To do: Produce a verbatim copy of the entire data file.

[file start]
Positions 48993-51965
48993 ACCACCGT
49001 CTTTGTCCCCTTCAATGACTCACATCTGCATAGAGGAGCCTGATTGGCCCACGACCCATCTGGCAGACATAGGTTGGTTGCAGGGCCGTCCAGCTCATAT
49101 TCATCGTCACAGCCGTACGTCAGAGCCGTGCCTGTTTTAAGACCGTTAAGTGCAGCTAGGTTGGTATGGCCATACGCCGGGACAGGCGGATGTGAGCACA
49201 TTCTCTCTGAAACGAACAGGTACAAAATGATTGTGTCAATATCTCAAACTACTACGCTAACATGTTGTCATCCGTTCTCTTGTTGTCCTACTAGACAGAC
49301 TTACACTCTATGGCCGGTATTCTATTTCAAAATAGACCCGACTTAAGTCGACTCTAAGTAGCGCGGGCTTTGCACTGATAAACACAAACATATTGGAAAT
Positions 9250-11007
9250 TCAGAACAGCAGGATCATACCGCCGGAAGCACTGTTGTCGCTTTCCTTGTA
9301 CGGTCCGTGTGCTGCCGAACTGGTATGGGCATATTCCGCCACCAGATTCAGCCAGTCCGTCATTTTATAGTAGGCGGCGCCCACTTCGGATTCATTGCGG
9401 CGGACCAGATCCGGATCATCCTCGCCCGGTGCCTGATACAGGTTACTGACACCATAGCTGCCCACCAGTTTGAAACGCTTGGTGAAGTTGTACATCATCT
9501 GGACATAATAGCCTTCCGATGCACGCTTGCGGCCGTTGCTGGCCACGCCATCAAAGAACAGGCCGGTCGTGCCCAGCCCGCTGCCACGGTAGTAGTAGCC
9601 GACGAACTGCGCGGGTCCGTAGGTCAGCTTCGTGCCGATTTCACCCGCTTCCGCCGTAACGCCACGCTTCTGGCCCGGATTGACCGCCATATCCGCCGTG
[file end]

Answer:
Positions 48993-51965
48993 ACCACCGT
49001 CTTTGTCCCCTTCAATGACTCACATCTGCATAGAGGAGCCTGATTGGCCCACGACCCATCTGGCAGACATAGGTTGGTTGCAGGGCCGTCCAGCTCATAT
49101 TCATCGTCACAGCCGTACGTCAGAGCCGTGCCTGTTTTAAGACCGTTAAGTGCAGCTAGGTTGGTATGGCCATACGCCGGGACAGGCGGATGTGAGCACA
49201 TTCTCTCTGAAACGAACAGGTACAAAATGATTGTGTCAATATCTCAAACTACTACGCTAACATGTTGTCATCCGTTCTCTTGTTGTCCTACTAGACAGAC
49301 TTACACTCTATGGCCGGTATTCTATTTCAAAATAGACCCGACTTAAGTCGACTCTAAGTAGCGCGGGCTTTGCACTGATAAACACAAACATATTGGAAAT
Positions 9250-11007
9250 TCAGAACAGCAGGATCATACCGCCGGAAGCACTGTTGTCGCTTTCCTTGTA
9301 CGGTCCGTGTGCTGCCGAACTGGTATGGGCATATTCCGCCACCAGATTCAGCCAGTCCGTCATTTTATAGTAGGCGGCGCCCACTTCGGATTCATTGCGG
9401 CGGACCAGATCCGGATCATCCTCGCCCGGTGCCTGATACAGGTTACTGACACCATAGCTGCCCACCAGTTTGAAACGCTTGGTGAAGTTGTACATCATCT
9501 GGACATAATAGCCTTCCGATGCACGCTTGCGGCCGTTGCTGGCCACGCCATCAAAGAACAGGCCGGTCGTGCCCAGCCCGCTGCCACGGTAGTAGTAGCC
9601 GACGAACTGCGCGGGTCCGTAGGTCAGCTTCGTGCCGATTTCACCCGCTTCCGCCGTAACGCCACGCTTCTGGCCCGGATTGACCGCCATATCCGCCGTG